What Is Application Control? — Types and Benefits
What Is Application Control?
In today’s business environment, applications play a huge role in day-to-day business operations. With the help of applications, business processes are easier and less complicated, especially for divisions that keep company records like HR and accounting. But no matter how invaluable applications are, it’s important to use application control to reduce the chances of a data breach.
Application control is a method of monitoring and restricting applications from executing actions that are not authorized by the company’s IT administrator. This is especially useful for companies that practice Bring Your Own Device (BYOD), since the company does not have full control over what applications run on the endpoint devices.
When IT application controls are put in place, applications and data are checked and authenticated before being allowed to execute any action or transmit any file into the company’s IT environment. It acts as an application security to ensure that applications only take authorized actions within the company’s IT environment.
What Is Application Control? — Types of IT Application Controls
Input controls is a type of application control that limits data inputs in an application. This control prevents unauthorized inputs from being added to the system. There are various kinds of input controls, and some require input authorizations before the data can be added into the system.
Output controls is another kind of application control that deals with the distribution of data from one application to another and ensures that the right and correct data is delivered to the right recipient. Output controls monitor what data is being transmitted and if it is accurate and complete; it also tracks whom the recipient of the data is and where the data is going.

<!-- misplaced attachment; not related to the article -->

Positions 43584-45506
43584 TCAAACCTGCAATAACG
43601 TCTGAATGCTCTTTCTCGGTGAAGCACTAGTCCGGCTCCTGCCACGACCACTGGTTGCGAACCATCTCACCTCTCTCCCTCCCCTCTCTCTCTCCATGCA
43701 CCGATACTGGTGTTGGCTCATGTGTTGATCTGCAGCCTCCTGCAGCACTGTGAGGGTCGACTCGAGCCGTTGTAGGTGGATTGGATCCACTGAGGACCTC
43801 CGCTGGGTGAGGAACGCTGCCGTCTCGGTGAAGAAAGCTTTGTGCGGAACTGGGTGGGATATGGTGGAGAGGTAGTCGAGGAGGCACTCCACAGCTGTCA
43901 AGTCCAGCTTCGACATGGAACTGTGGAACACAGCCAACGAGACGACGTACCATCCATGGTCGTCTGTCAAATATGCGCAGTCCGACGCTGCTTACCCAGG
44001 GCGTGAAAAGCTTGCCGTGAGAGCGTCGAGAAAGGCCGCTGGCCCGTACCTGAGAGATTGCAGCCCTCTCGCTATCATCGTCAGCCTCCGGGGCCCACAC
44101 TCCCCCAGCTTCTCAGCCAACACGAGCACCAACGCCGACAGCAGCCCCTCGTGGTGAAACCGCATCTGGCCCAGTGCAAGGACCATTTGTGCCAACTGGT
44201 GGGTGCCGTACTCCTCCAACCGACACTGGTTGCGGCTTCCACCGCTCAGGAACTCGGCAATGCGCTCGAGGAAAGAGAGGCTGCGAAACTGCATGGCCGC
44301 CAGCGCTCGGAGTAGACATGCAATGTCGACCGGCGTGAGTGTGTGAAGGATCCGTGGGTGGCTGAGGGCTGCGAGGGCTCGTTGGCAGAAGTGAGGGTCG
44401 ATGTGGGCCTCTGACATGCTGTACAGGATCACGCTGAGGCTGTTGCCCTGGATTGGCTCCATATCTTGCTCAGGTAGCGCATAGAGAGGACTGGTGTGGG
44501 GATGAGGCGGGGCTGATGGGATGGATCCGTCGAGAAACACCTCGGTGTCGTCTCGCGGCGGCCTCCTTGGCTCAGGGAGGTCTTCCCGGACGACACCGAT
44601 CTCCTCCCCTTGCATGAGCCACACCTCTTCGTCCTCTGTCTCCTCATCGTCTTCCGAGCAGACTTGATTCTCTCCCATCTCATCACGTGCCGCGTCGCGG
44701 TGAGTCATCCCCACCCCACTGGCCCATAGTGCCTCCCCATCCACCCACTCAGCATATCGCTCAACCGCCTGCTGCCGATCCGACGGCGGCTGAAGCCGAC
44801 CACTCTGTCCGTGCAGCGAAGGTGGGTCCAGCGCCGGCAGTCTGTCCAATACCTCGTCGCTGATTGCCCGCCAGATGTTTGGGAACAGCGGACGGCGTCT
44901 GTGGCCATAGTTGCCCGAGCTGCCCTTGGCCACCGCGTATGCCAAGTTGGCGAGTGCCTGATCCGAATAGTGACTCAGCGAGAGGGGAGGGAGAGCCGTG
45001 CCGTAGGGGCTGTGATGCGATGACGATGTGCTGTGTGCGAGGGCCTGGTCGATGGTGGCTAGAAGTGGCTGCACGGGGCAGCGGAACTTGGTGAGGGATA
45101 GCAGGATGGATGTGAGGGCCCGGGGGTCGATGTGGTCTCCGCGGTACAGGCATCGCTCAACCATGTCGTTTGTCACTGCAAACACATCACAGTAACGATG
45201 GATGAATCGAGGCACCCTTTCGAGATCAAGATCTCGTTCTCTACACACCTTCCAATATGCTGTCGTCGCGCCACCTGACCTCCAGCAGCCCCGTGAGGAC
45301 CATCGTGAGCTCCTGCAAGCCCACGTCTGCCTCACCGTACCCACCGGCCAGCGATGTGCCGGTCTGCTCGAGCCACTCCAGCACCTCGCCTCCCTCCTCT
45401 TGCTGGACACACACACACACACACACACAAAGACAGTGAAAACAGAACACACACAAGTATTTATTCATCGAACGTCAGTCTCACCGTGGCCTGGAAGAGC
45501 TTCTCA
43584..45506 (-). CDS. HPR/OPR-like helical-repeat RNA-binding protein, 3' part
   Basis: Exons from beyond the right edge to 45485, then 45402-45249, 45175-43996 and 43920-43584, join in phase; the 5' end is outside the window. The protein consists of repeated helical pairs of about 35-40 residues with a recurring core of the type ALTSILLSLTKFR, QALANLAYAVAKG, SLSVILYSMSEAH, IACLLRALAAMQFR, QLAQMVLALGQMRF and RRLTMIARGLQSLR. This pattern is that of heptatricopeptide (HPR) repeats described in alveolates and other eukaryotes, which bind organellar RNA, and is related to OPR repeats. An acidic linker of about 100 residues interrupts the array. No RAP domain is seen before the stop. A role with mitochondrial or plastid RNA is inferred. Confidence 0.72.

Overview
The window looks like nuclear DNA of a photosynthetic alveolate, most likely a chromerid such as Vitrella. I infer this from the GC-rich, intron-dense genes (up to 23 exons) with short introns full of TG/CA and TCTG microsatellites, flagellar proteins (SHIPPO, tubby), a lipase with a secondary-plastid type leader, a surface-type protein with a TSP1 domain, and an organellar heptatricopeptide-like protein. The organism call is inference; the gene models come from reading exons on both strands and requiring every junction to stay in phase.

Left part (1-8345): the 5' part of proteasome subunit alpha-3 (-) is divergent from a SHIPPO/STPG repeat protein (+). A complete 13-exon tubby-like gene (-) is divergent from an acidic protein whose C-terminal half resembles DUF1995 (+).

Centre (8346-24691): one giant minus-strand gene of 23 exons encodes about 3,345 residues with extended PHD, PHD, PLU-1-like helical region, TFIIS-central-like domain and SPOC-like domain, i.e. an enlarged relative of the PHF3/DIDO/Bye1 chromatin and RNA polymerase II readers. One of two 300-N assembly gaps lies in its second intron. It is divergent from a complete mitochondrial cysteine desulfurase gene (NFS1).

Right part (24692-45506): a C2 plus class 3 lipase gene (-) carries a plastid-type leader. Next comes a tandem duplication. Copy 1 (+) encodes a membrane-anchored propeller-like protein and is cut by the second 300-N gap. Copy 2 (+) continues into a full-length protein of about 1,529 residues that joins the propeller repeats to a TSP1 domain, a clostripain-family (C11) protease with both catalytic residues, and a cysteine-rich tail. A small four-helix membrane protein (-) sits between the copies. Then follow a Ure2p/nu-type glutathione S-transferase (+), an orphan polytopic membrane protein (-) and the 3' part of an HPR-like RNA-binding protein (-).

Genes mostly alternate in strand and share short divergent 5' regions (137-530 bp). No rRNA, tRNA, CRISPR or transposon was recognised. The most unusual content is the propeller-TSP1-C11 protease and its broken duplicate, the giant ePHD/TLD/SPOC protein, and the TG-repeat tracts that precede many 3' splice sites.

Access controls restrict the actions that users can execute in a given data. This application control limits what users can do, with the data depending on their access role. Some users are allowed to only view data, while other users can modify data in the application. Others may even have the authority to add new inputs and lines into the data.
Integrity controls help ensure that the data follows a consistent format and can easily be verified as authentic and correct.
What Is Application Control? — Benefits of Application Controls
Implementing IT application controls may seem limiting at first, but companies that deal with sensitive data will greatly benefit from it, especially in terms of:
Malware prevention – Because IT application controls prevent unauthorized applications from executing within your company’s IT environment, it would be difficult for malware to enter your network through an application. Malware injection through an application is one method that cyber attackers use to hack into high-security networks.
Application exploits prevention – Exploits are another way that a cyberattacker enters your network. Application exploits work as “backdoor” entries and are common in third-party applications and outdated operating systems.
Application monitoring – With so many endpoint devices in a company network, monitoring what applications are running can be overwhelming. IT Application controls help keep applications in your IT environment in check.
What Is Application Control? — Final Note
Applications form a large part of a company’s operation, and without it, companies can’t be fast and efficient in their day-to-day processes. But it’s also important to restrict and monitor what applications are running within your company’s IT environment to safeguard the integrity and security of your company’s data. If you haven’t implemented IT application controls yet, now is the best time.
Julia Sowells960 Posts
Julia Sowells has been a technology and security professional. For a decade of experience in technology, she has worked on dozens of large-scale enterprise security projects, and even writing technical articles and has worked as a technical editor for Rural Press Magazine. She now lives and works in New York, where she maintains her own consulting firm with her role as security consultant while continuing to write for Hacker Combat in her limited spare time.